It is unfortunate, but most defense lawyers understand (and most prosecutors would secretly admit) that when the system wants to hold someone accountable for some action, the system will stretch to the limit, and perhaps beyond, to make it happen. In my opinion, this is what happened to Larry Layton. The system wanted to hold someone accountable. The system decided it should be Larry Layton, because everyone else who could have been held accountable was dead. This is why Larry was wrongfully convicted. This is why Larry was wrongfully imprisoned. This is why Larry was denied justice.

For most of this battle over the years, very few persons beyond Larry's family, his legal team, and Loren Buddress – Larry's former U.S. Probation Officer, then Chief U.S. Probation Officer and now Chief of Probation for San Mateo County – seemed to care. Sure, jurors in his second trial had written to the judge asking for leniency and saying that while they found Larry "technically" guilty, they did not believe he should be severely punished. Five years later, Judge Peckham himself wrote letters to the parole authorities asking for Larry's release; he died before he could see those efforts through. Others wrote letters on Larry's behalf as well, but they were also ignored.

Finally, ten years later, Vern Gosney, one of the people Larry hurt – whom Larry had actually shot and wounded – had seen enough. He knew that, but for certain fortuitous circumstances, it could have been him and not Larry in that terrible position. He stepped forward to help. His courageous parole hearing testimony single-handedly turned the tide in Larry's favor.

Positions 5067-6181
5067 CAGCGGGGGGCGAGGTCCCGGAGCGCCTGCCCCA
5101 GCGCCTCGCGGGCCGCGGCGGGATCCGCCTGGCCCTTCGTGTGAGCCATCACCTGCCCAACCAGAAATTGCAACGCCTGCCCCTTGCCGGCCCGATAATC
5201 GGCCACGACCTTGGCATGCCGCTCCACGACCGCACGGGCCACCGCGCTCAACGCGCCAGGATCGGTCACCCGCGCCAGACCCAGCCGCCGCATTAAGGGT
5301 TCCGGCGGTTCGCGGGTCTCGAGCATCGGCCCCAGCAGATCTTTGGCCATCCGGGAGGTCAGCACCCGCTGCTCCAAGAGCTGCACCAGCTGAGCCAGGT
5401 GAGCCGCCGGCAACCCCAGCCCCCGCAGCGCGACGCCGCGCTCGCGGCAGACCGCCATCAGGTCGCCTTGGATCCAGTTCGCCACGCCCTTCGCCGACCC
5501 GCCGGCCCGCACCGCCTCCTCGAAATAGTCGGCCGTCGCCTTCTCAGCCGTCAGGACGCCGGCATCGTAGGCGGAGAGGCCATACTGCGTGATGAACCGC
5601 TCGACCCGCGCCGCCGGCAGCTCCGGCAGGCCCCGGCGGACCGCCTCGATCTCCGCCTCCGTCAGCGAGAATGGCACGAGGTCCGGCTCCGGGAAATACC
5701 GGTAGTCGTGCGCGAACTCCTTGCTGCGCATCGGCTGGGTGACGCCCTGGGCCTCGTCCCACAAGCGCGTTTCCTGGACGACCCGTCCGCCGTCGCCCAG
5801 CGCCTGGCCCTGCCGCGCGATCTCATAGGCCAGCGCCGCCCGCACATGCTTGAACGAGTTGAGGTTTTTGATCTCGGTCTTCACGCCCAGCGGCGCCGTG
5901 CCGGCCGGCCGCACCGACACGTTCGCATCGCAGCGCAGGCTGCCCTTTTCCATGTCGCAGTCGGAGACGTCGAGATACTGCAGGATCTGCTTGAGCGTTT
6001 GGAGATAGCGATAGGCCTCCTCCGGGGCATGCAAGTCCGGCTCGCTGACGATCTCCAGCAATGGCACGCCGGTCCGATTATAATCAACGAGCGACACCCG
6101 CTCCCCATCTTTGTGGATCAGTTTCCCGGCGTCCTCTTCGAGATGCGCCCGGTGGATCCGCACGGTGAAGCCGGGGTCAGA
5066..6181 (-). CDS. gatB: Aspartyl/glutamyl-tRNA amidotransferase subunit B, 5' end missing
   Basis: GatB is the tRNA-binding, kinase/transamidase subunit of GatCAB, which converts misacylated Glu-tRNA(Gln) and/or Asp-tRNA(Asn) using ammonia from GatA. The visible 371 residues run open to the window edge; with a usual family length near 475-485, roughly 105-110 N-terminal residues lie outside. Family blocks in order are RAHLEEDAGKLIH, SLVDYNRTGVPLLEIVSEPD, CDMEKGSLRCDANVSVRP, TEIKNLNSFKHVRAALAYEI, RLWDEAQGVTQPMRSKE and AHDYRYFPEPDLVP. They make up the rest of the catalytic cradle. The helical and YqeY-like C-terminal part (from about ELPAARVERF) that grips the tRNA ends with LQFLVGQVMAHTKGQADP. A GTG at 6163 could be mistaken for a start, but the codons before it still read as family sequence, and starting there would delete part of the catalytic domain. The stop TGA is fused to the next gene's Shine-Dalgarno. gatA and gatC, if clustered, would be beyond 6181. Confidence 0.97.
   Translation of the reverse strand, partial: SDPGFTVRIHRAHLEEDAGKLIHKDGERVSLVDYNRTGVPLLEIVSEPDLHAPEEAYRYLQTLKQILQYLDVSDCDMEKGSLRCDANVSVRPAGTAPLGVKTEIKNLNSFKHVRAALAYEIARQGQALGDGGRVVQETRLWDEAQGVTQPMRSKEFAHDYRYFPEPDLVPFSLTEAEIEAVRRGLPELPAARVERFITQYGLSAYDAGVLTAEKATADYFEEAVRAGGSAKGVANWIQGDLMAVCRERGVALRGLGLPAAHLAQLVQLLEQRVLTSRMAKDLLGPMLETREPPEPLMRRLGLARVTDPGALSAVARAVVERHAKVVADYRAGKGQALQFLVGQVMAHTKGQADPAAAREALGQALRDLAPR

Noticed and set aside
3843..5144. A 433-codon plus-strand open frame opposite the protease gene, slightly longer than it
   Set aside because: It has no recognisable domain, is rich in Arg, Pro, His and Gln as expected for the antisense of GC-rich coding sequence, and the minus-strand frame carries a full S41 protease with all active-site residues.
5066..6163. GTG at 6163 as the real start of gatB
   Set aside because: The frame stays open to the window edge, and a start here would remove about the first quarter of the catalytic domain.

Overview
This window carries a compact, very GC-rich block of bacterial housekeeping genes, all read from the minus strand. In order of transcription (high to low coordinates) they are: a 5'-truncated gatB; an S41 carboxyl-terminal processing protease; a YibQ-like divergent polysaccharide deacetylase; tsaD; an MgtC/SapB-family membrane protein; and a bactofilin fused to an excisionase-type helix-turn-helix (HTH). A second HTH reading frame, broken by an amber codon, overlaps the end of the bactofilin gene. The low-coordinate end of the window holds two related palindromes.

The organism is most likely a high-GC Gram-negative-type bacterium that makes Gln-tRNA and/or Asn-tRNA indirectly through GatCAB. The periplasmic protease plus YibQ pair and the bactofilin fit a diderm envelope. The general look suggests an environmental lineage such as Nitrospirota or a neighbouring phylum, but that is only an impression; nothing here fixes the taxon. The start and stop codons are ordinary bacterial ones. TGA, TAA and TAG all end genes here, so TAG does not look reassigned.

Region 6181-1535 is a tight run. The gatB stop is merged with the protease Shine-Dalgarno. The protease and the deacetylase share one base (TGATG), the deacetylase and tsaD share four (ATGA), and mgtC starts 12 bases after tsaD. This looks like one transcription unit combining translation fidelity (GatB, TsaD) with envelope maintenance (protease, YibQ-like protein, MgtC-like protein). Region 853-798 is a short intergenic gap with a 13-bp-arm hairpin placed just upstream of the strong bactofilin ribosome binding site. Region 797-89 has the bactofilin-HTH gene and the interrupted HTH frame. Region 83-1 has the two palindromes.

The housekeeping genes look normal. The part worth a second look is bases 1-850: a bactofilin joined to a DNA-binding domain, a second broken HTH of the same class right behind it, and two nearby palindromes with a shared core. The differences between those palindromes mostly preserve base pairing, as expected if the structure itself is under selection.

Larry had been a perfect inmate. Never in my career have I represented, or even heard of, an inmate in a federal or state prison who had served such a sentence without a single "write up" or disciplinary action against him. Instead of acting up or thinking only of himself, Larry had spent his time trying to better himself with study and meditation and helping others at the institutions at which he had been incarcerated. Finally, he had been freed after years of false imprisonment.

As a lawyer, it seemed at times like a long road and one which may never have a favorable end. Years before I had chosen the criminal law because the cases were short and seldom extended over more than a few months, or occasionally a year or so. I was privileged to be involved in this case for as long as it took to get a just result. It is said that "justice delayed is justice denied." I suggest: "An injustice undone is justice finally done."


March 5, 1999, San Francisco Chronicle, Obituary: Laurence Laird Layton, by Michael Taylor,

Laurence Laird Layton, a distinguished scientist whose later life was devastated by his family's involvement with the Peoples Temple cult, died Wednesday in his Emeryville home.

Mr. Layton died of congestive heart failure, five days before his 85th birthday.

Born to poverty in the small West Virginia coal-mining town of Boomer, Mr. Layton went from Gauley Bridge High School to a bachelor's degree in mathematics from the West Virginia Institute of Technology and, later, a doctorate in biochemistry from Pennsylvania State University.